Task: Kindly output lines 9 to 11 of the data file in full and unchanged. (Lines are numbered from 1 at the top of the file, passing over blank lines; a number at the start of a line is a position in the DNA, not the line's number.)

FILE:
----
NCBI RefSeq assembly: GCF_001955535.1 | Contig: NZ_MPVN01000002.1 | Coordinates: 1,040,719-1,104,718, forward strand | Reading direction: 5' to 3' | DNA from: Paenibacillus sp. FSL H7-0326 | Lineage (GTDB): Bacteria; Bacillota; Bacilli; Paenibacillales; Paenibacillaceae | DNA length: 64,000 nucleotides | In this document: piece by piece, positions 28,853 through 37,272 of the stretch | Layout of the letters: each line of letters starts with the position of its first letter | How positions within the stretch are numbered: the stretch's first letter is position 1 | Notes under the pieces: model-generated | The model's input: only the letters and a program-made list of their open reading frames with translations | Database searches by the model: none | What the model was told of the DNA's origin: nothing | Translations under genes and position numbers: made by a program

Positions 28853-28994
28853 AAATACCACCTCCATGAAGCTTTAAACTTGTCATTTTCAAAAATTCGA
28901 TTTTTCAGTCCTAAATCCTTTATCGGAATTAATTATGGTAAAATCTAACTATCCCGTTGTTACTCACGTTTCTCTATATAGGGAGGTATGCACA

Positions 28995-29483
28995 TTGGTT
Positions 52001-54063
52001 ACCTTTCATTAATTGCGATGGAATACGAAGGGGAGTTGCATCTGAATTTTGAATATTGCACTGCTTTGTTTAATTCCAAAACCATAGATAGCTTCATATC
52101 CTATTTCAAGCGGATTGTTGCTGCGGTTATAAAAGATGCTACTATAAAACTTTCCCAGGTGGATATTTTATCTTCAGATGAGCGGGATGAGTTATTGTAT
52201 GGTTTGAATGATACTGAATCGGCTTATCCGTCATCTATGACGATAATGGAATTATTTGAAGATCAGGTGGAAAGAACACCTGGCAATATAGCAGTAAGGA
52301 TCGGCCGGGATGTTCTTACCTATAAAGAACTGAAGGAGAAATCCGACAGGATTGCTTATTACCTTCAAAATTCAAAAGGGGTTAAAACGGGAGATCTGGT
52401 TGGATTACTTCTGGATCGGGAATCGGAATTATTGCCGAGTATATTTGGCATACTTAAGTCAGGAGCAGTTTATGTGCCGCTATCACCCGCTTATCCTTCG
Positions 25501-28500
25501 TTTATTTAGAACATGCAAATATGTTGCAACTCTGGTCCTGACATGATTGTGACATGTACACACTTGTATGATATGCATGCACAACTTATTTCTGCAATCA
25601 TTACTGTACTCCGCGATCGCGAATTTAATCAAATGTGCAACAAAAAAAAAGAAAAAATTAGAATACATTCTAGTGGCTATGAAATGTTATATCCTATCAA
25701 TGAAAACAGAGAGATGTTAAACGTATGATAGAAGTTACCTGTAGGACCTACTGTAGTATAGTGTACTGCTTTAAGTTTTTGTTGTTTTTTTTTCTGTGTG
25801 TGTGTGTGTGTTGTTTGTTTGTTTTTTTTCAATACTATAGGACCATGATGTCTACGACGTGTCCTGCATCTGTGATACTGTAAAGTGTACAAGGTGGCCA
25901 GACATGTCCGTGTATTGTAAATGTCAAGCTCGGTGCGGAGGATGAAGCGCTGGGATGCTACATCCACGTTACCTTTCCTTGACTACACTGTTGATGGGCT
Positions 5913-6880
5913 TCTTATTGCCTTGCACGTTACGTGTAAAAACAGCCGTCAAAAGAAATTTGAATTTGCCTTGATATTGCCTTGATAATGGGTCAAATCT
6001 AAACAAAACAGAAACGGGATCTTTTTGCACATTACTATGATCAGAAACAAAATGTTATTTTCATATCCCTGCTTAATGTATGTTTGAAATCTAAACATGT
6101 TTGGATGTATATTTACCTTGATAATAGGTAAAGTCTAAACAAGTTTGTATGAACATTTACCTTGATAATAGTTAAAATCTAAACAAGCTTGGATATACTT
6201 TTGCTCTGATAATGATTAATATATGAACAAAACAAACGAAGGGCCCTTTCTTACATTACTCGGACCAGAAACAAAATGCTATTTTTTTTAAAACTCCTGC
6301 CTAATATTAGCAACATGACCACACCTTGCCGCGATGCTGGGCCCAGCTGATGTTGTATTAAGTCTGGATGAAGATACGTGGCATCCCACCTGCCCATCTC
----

52101 CTATTTCAAGCGGATTGTTGCTGCGGTTATAAAAGATGCTACTATAAAACTTTCCCAGGTGGATATTTTATCTTCAGATGAGCGGGATGAGTTATTGTAT
52201 GGTTTGAATGATACTGAATCGGCTTATCCGTCATCTATGACGATAATGGAATTATTTGAAGATCAGGTGGAAAGAACACCTGGCAATATAGCAGTAAGGA
52301 TCGGCCGGGATGTTCTTACCTATAAAGAACTGAAGGAGAAATCCGACAGGATTGCTTATTACCTTCAAAATTCAAAAGGGGTTAAAACGGGAGATCTGGT